John Carver has shown this year and at the same time last year, that he isn’t up to being the head coach at Newcastle, even though he is very willing to fit into the way Mike Ashley runs the club to make big money.
John Carver – agrees with Lee Charnley about everything?
Like Lee Charnley before him, he is only too willing to do what he’s told, and those are the people Mike likes working for him – people who believe in and support his MO – his method of operation.
As we explained earlier this morning the only problem is that his financial way of running the business at Newcastle doesn’t work for a football club, and although we make big money we are a mediocre side at best on the pitch and the results under Ashley prove that without doubt.
Last year at this time, John Carver and Steve Stone were also running the side from the touchline, and in seven games in charge we lost six of them and this year in 13 games John has managed, we have won only two games.
So when Newcastle appoint a head coach in the summer there seems to be good reason why we should appoint the new head coach and let him bring in his own people – and make a clean break from the Alan Pardew era.
That’s something Remi Grade wanted to so – but that was a problem for the upper management – because they wanted to keep the current coaching staff.
Why was that – because we have hardly been successful over the last four years.
But that’s what Mike wants – and therefore some of the requirements for the head coach position are as follows:
- Work with the existing coaching staff
- Be the chief spokesman on all Newcastle United matters, even when you have no responsibility for them
- Support the way Ashley runs the club, which is in a strict financial manner
- Don’t be upset if Newcastle sell your top player when a dent offer comes in – whenever that may be
What ambitious coach would sing up for that?
And here’s how Lee Charnley explained that point in his Chronicle interview on January 20th when asked if they were looking for a yes man”
“I’m confident at the end of this process the individual will be best suited for what we’re looking for, and can work within the structure we have. I don’t think anything works and you’re never going to move forward if you have ‘yes’ people in key positions.”
“I know people label me as someone who says yes all the time but believe me, if I said yes to everything suggested I wouldn’t last very long. It doesn’t work that way. They have to challenge me, I have to challenge Mike over things – that is how management works. That’s what I expect from all of my heads of department.”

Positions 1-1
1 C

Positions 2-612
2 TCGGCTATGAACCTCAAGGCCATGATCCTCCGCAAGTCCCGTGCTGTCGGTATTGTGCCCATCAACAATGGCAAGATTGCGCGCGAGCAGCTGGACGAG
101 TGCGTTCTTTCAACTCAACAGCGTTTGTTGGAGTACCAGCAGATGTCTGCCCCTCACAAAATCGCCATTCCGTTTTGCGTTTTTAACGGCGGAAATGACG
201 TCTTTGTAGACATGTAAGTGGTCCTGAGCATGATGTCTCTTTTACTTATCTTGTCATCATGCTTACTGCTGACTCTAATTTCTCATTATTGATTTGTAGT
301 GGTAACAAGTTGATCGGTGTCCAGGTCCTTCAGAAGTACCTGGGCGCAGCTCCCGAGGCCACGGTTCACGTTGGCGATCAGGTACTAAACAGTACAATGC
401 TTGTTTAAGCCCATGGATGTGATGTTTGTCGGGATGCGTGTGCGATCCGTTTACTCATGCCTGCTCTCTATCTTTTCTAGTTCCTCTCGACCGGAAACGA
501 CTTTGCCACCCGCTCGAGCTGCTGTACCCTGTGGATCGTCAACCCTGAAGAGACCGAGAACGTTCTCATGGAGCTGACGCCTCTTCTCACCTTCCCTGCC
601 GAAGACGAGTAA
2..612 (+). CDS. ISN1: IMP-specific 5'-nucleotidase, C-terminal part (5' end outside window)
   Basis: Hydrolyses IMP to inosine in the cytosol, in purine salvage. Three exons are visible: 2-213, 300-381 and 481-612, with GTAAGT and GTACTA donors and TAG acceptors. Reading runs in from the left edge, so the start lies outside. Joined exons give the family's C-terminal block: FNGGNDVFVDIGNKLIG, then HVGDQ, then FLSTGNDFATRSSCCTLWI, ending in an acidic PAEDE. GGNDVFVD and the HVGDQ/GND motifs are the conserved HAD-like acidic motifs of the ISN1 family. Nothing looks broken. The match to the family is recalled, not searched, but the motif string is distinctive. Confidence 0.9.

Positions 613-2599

“But do I want someone in who will continually try to change our strategy or put obstacles in our way? Clearly not. They will have to be aligned with what we are doing.”
I worked for both types of senior executives at IBM – those who wanted open discussion before reaching a decision, and with those who if you didn’t agree with their views – the time working for them would be (very) limited.
It looks like Mike Ashley runs the latter type of operation at Newcastle, whatever Charnley tries to say.
If you don’t support the above points as a head coach then you shouldn’t apply for the job – because you will not get it.
The last thing they want is for the new head coach is “to change our strategy or put obstacles in our way.”
And heaven forbid if they put obstacles in the way of Newcastle continuing to be mediocre at best – how dare they!
Here are the results on the playing field which prove Ashley’s polices just haven’t worked.
|Premier Season||Position||Number of Points|
|2008-2009||18||34 - relegated|
|2009-2010||1 (Championship)||102 - promoted|
|2015-2016||18||37 - relegated|
|2016-2017||1 - (Championship)||94 - promoted|
And that’s exactly why a top coach wouldn’t touch Newcastle with a barge pole (so to speak), with those types of restrictions in place.
Top coaches want to be successful, and they want to win things – so why would they ever move to Newcastle?
After all, we haven’t won anything since 1969, and we are now owned by a man who puts the Cups at the lowest priority, and we have absolutely no chance of winning the Premier League.
So by definition, the way Mike Ashley runs Newcastle ensures we will never win anything and he’s doing a good job at proving that.
And that’s why he wants to keep John Carver and the current coaching staff in place, because they support him – and they also want to keep their jobs.
So the bottom line is nothing much will change at Newcastle in the future with Mike Ashley in charge.
Very sad as that may be for fans.
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